9:05 The entry to Zeita is blocked. The entry to Marda is open.
- שער שומרון פתוח לכוון מזרח ועמוס לכוון מערב.
7.35 - צומת זעתרה
בכוון מאריאל לרמאללה יש נוכחות של משטרה כחולה. מספר שוטרים, במצב רוח מעולה, בודקים כמה כלי רכב. אין לחץ והאווירה רגועה. מכוון חווארה לרמאללה התנועה זורמת בחופשיות. גם בכוון זה אין לחץ. החילים רגועים ומנומסים.
7.55 - בכניסה לביתא, מעבר לכביש, עומדים האמר צבאי וג'יפ של מגב. לא ראינו שהם ניסו לעצור כלי רכב.
8.00 - בבורין- יצהר ניצב האמר אבל אין הצטברות של כלי רכב.
אין תור של הולכי רגל מתחת לסככה. התנועה דלילה, הן של הולכי רגל והן של כלי רכב. שאלנו מדוע כל כך מעט אנשים עוברים והסבירו לנו הפלסטינאים שלרגל החג הקרב הרבה אנשים יוצאים מהשגרה. מתחת לסככה עובדות שתי קרוסלות וזאת למרות שיש מעט אנשים.
אין איש במעצר. יש משקפת ויש כלבנית אבל הכלב בכלוב.
8.35 - בית פוריכ.
תנועה דלילה. המחסום מתפקד יפה והאווירה רגועה.
המחסום בבית פוריכ יפסיק לתפקד בקרוב מאד ( כנראה בשבוע הבא ) ובמקומו תהיה זרוע ברזל, שכבר נצבת במקומה. הזרוע תחסום את הדרך בחצות ועדיין איננו יודעים באיזו שעה תפתח. איננו יודעים גם מה יקרה במקרי חרום בשעות שהזרוע חוסמת את הדרך. איך יגיעו אנשים שיזדקקו לטיפול אמבולטורי בלילה?
9.00 - בורין- יצהר . עדיין הג'יפ של מגב וההאמר של הצבא עומדים בצד ולא עוצרים כלי רכב.
9.05 - הכניסה לביתא חופשית מרכב צבאי ומשטרתי.
9.15 הכניסה לזיתא חסומה. הכניסה למרדא פתוחה.
Translator: Charles K.
Changes on Route 5 at the entrance to the settlement of Ariel.
A new road segment opened (that nibbled away more olive groves belonging to the villages of Hares and Kif-al-Hares), a very large traffic circle was installed at the entrance to Ariel, a side road to Kif-al-Hares opened. We saw Palestinian cars driving on the old road between the Barkan junction (Hares) and the entrance to Ariel but we don't know whether that's a new "two-level separation" (i.e., an apartheid road). This should be checked. A sign next to the traffic circle: Ariel, Salfit. Did an entrance to Salfit open? This should be checked.
14:20 Marda: The western gate of the fence surrounding Marda is open, as is the main exit gate.
Jama'in-Zeita. The entrance from Route 505 to Jama'in-Zeita is still blocked by large concrete barriers. Taxis wait for passengers on both sides of the checkpoint.
14:25 Za'tara checkpoint. No line from the west, 12 cars from the north proceed slowly and almost never stop. The inspection is quick. We don't stop.
14:00 Huwwara checkpoint.
The parking lot is very crowded with jitneys and private cars. About 50 people on the younger men's line, 3 lanes open, average wait time 17 minutes (we measured at three separate times). No line of cars from the south; what we're able to see are 5-7 cars from the north. The x-ray machine for luggage is operating, for all people on foot with bags (young men, women, elderly, mothers or fathers laden with children - "full equality"). A young mother leaves her two young children next to the soldiers inspecting the line off to the side and goes over to the x-ray machine. Many people leaving that line pass by them until the mother returns. It takes 10 minutes to check 35 people on the line for younger men. That is, if there are 150 younger men at the checkpoint it will take 45 minutes if the inspections go on continuously without stopping.
About 70 on the line off to one side, where 125 people go through in 10 minutes - the same rate we observed later.
15:22 Two young men preferred to take a taxi through the checkpoint instead of waiting on line. Because it takes so long to inspect each car, it took them at least 20 minutes to get through the checkpoint.
An elderly man wearing a gauze mask over his mouth and nose, supported by his wife, tries to go through the vehicle lane. He stopped not far from where the soldiers on the side lane are standing, but they apparently don't notice him. The couple goes through after waiting a while (I couldn't see whether anyone checked their ID cards after all that wait).
15:25 Nine cars at the entrance to Nablus. At least two of them were refused entry.
16:00 Beit Furik checkpoint.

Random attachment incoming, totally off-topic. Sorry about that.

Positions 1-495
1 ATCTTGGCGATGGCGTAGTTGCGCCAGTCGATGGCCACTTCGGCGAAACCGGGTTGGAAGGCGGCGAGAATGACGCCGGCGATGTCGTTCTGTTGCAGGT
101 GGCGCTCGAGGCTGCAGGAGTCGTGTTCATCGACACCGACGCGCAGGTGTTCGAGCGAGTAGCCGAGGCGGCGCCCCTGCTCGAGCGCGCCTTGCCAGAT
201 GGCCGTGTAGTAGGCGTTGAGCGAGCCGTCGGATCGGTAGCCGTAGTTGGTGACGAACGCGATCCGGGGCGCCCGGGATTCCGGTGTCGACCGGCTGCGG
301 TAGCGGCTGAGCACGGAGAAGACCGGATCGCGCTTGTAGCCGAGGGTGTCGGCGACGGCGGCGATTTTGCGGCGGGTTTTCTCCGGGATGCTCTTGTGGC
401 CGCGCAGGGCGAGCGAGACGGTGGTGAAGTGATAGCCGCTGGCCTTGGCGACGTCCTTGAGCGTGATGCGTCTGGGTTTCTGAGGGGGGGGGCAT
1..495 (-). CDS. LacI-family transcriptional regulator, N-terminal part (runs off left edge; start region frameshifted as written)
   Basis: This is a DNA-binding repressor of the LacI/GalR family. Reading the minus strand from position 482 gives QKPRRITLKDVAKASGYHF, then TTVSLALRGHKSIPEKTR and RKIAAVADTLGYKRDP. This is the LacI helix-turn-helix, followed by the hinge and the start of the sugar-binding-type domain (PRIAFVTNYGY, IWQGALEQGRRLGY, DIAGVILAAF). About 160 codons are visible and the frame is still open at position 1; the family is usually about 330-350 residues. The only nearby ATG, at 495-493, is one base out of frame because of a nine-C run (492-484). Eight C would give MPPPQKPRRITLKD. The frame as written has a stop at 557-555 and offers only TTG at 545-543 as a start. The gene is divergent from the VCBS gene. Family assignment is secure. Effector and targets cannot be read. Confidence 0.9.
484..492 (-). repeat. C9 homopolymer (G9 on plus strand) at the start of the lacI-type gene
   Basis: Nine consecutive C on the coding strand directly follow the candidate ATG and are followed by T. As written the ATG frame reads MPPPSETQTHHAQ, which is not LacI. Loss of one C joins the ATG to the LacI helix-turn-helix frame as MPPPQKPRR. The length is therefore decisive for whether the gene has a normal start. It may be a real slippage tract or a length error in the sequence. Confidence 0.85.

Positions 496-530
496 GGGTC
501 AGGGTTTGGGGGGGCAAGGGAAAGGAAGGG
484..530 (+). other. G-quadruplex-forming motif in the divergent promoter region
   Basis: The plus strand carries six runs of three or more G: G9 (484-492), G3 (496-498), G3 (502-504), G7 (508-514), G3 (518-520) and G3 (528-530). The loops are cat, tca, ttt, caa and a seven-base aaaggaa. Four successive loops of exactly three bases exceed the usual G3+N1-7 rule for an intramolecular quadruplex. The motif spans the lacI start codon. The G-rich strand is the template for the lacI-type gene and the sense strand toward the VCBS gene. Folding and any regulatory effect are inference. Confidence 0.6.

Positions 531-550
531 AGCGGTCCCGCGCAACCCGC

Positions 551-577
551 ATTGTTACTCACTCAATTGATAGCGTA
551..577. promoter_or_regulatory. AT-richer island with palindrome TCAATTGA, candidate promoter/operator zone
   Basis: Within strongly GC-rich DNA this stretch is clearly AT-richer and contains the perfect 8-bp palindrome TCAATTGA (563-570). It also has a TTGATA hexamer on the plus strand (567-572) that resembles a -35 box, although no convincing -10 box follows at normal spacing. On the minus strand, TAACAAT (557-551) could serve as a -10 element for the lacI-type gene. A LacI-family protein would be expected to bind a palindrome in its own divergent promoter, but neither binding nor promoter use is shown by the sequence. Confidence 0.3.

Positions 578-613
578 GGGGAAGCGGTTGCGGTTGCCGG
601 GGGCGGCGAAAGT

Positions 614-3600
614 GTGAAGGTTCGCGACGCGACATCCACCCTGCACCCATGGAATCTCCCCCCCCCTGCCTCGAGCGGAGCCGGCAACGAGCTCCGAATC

About 5 cars leaving Nablus for the villages. 2 entering. The soldiers alternate, letting one car from each direction through the single lane. About 20 people on foot. A steady stream of pedestrians and cars from Nablus; it takes a few minutes to go through. People wanting to go to Nablus wait a long time because the soldiers doing the inspections don't look their way, but there aren't many.
16:10 A young woman carrying an infant who's about a year old arrives, two toddlers holding on to her legs and another child about 5 or 6 years old. She goes through the passageway next to the road, gets about 2 meters from the soldiers and stops. The soldiers continue to check people leaving Nablus and ignore her, even though they must have seen her. As it is written, "They have eyes, but they see not." Regarding the heart - I'm not sure they have such an organ. After our intervention, and the usual reproaches - "What are you doing here? You're not allowed to stand here," and "She'll wait like she's supposed to," and after two more minutes of "preserving the Jewish soldier's dignity," they let her through - without any inspection, of course.
16:40 Huwwara checkpoint.
At least 150 people on foot waiting for three inspection lane for younger men and at least 70 more for the line off the to side for women and elderly men. 10 cars at the entry to Nablus. From time to time the inspections stop because the soldiers straighten out the line, including trying to stop people attempting to bypass it. The female soldier in the eastern booth does her best to work as quickly as possible, but every time her security guard jumps up to straighten out the line, the inspection stops. Because of the distance between her and the people waiting on line, she has to yell "Come on, come on," all the time. We've already written a great deal on the (lack of) value of the checkpoints in general from the point of view of security, but you have to see how that soldier is working in order really to understand what "pulling the wool over your eyes" means. She holds the famous short list in her right hand. She carries out the rest of the inspection with her left hand: checking ID cards, opening bags and packages, and rummaging through them. Moreover: budgetary savings in the Ministry of Defense seem to have been implemented first at the Huwwara checkpoint - there's no light in the inspection booth. God only knows what, exactly, she's able to see on the ID card, on the short list and in the bags she's checking. But there's order, and that's what's important. The line already extends beyond the shed, but by 17:10 it has become much shorter. Very many people are entering Nablus, some carrying bags and parcels, some with little children - all of them jamming into the narrow turnstiles (narrower than those located on the Green Line - measure them). 15 cars on line to enter Nablus.